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Four Trowels

THE BLOOD PIT

By: Kate Ellis
Piatkus Books:  London
2008 (pb)

I have greatly enjoyed the Wesley Peterson Murder Mystery series since discovering it several years ago while vacationing in Great Britain.  It has, however, been a constant source of dismay that this fine series is still published only in the UK and is therefore a bit expensive for readers in the United States.  But this is one of those rare cases in which the relatively high cost is worth it. 

This is the twelfth novel in the series, and simply put, Kate Ellis gets better and better with each succeeding entry.  She has created a believable and sympathetic set of continuing characters, prominently featuring detective Wesley Peterson and his colleagues of the Tradmouth police unit and Wesley’s best friend from college days, archaeologist Neil Watson.  The recurring plot motif weaves contemporary crimes which Wesley Peterson is investigating with historical events related to Neil Watson’s archaeological investigations.  This could quite quickly become cliché in the hands of a writer less skilful and less adept than Kate Ellis.  But she has thus far never disappointed this reader. 

In this most gripping of Ellis’s Wesley Peterson mysteries, the Tradmouth police are called in to investigate the heinous murder of Charles Marrick, a most unsympathetic victim, who has literally had all the blood drained from his body—in all probability while he was yet alive!  The murder investigation soon suggests that Marrick was a completely amoral scoundrel, and while the method of the killing was breathtakingly hideous, there would be no shortage of suspects who had good reason to wish his demise. 

Little headway has been made in solving the Marrick murder when a second blood-drained body is discovered—this time that of a quiet, well-loved rural veterinarian.  When yet a third victim is identified in another city—this killing taking place prior to the Marrick murder, but initially thought to have been a suicide, Wesley Peterson and his colleagues must consider the possibility of the existence of a vampire-like serial killer.  The starkly different characters of the murder victims and the apparent lack of any connection among the three of them make the serial killer hypothesis very logical. 

At the same time that these atrocities are taking place, Neil Watson is conducting a public field school near Tradmouth.  The field school, or “training excavation” as it is called in the UK, is investigating medieval ruins on land once held by a Cistercian abbey.  The painstakingly precise excavations directed by Neil—much to the chagrin of some of the more romantically-inclined members of the crew—uncover a pit that seems to have been used for the disposal of human blood back in monastic days.  To his great discomfort, Neil begins to receive unsolicited letters from a mysterious correspondent who hints at the existence of great evil taking place at the site in medieval days—great evil tied to the letting of blood!  Neil makes Wesley aware of the curiously malignant letters he has been receiving and the question of a possible tie-in between the bloody murders under police investigation and the blood-fixated correspondence becomes a consideration.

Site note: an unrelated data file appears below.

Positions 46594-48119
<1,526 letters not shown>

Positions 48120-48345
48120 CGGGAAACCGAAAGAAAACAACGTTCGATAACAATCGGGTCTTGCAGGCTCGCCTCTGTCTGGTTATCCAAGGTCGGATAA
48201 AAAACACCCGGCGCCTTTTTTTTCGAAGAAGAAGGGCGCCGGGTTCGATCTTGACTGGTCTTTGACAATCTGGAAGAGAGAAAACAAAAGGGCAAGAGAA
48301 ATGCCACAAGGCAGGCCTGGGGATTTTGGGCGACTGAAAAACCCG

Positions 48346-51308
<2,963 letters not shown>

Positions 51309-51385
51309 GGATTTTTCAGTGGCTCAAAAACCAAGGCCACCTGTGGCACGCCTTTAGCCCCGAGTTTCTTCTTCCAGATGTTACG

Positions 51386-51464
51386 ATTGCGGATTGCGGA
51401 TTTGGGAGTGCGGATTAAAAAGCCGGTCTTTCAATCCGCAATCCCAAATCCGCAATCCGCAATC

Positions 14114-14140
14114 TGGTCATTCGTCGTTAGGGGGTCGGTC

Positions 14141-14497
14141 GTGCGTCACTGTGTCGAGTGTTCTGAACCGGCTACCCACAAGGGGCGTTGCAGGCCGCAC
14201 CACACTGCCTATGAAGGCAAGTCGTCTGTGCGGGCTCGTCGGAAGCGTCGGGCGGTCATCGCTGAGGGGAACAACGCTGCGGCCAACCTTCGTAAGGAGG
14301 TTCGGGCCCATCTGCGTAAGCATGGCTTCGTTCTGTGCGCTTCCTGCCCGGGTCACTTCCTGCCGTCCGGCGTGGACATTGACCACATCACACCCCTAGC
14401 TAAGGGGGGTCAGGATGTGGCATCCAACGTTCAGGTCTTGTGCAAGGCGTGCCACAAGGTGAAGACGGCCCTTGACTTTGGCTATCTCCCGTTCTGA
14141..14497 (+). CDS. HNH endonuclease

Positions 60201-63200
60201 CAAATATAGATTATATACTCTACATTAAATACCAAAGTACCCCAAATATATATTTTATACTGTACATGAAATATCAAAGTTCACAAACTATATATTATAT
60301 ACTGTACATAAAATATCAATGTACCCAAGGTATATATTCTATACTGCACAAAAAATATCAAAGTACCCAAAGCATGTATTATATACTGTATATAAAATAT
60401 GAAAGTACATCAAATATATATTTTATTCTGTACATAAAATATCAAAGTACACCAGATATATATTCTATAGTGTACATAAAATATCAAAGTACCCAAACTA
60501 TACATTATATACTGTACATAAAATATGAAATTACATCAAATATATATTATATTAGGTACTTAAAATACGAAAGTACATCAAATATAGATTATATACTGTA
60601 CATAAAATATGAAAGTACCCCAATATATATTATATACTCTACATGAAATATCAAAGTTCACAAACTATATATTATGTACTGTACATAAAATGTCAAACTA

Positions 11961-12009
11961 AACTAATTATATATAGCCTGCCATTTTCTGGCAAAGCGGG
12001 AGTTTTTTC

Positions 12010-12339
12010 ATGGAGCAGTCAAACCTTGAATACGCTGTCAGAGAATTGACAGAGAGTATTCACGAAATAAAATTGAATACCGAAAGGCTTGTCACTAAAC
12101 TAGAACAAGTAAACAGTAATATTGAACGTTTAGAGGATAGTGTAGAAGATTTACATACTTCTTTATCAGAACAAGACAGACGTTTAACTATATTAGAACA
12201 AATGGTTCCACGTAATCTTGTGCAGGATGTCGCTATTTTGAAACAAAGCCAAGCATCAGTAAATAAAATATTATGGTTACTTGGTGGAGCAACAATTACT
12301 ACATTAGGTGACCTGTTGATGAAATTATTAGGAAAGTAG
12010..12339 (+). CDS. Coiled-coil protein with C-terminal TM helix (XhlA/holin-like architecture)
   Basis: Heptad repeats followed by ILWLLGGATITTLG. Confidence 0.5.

Then yet another body is discovered near Tradmouth—this one skeltonized and possibly several decades old.  Is this victim tied to the contemporary murders?  Has the serial killer been at work for years?  Is he taunting the authorities or seeking to be found out with his increasingly disturbed letters to Neil concerning a malignant evil at the abbey that goes back centuries? 

Kate Ellis is a masterful storyteller as she describes the skills that Wesley Peterson brings to the manhunt, weaving the stories of contemporary murder and medieval corruption and macabre practices together and bringing them to a most surprising and unexpected denouement.  This is a murder mystery with a touch of archaeology at its absolute best-- four trowels for The Blood Pit!

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*MVAC Educational Programs are supported in part by the National Endowment for the Humanities.  Any views, findings, conclusions or recommendations expressed in these programs do not necessarily represent those of the National Endowment for the Humanities.
*This project was supported, in part, by the National Science Foundation.  Opinions expressed are those of the authors and not necessarily those of the Foundation.